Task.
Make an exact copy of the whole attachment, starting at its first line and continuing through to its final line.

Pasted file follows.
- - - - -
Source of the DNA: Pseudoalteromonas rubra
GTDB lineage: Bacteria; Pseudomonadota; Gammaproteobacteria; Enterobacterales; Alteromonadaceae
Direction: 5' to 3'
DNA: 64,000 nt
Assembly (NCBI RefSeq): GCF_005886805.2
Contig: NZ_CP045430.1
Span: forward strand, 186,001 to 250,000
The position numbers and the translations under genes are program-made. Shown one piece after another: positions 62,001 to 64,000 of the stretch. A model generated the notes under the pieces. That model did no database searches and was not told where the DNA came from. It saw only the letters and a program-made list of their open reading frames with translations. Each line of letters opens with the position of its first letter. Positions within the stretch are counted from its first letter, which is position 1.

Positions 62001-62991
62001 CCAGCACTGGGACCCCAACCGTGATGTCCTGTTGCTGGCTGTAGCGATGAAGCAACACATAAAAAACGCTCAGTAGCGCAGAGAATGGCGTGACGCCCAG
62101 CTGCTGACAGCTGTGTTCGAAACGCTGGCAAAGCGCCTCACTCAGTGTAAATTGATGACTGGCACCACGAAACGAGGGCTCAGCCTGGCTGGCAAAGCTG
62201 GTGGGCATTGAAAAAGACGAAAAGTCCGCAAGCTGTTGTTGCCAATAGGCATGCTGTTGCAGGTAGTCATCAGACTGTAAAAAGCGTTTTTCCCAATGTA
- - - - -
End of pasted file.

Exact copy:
Source of the DNA: Pseudoalteromonas rubra
GTDB lineage: Bacteria; Pseudomonadota; Gammaproteobacteria; Enterobacterales; Alteromonadaceae
Direction: 5' to 3'
DNA: 64,000 nt
Assembly (NCBI RefSeq): GCF_005886805.2
Contig: NZ_CP045430.1
Span: forward strand, 186,001 to 250,000
The position numbers and the translations under genes are program-made. Shown one piece after another: positions 62,001 to 64,000 of the stretch. A model generated the notes under the pieces. That model did no database searches and was not told where the DNA came from. It saw only the letters and a program-made list of their open reading frames with translations. Each line of letters opens with the position of its first letter. Positions within the stretch are counted from its first letter, which is position 1.

Positions 62001-62991
62001 CCAGCACTGGGACCCCAACCGTGATGTCCTGTTGCTGGCTGTAGCGATGAAGCAACACATAAAAAACGCTCAGTAGCGCAGAGAATGGCGTGACGCCCAG
62101 CTGCTGACAGCTGTGTTCGAAACGCTGGCAAAGCGCCTCACTCAGTGTAAATTGATGACTGGCACCACGAAACGAGGGCTCAGCCTGGCTGGCAAAGCTG
62201 GTGGGCATTGAAAAAGACGAAAAGTCCGCAAGCTGTTGTTGCCAATAGGCATGCTGTTGCAGGTAGTCATCAGACTGTAAAAAGCGTTTTTCCCAATGTA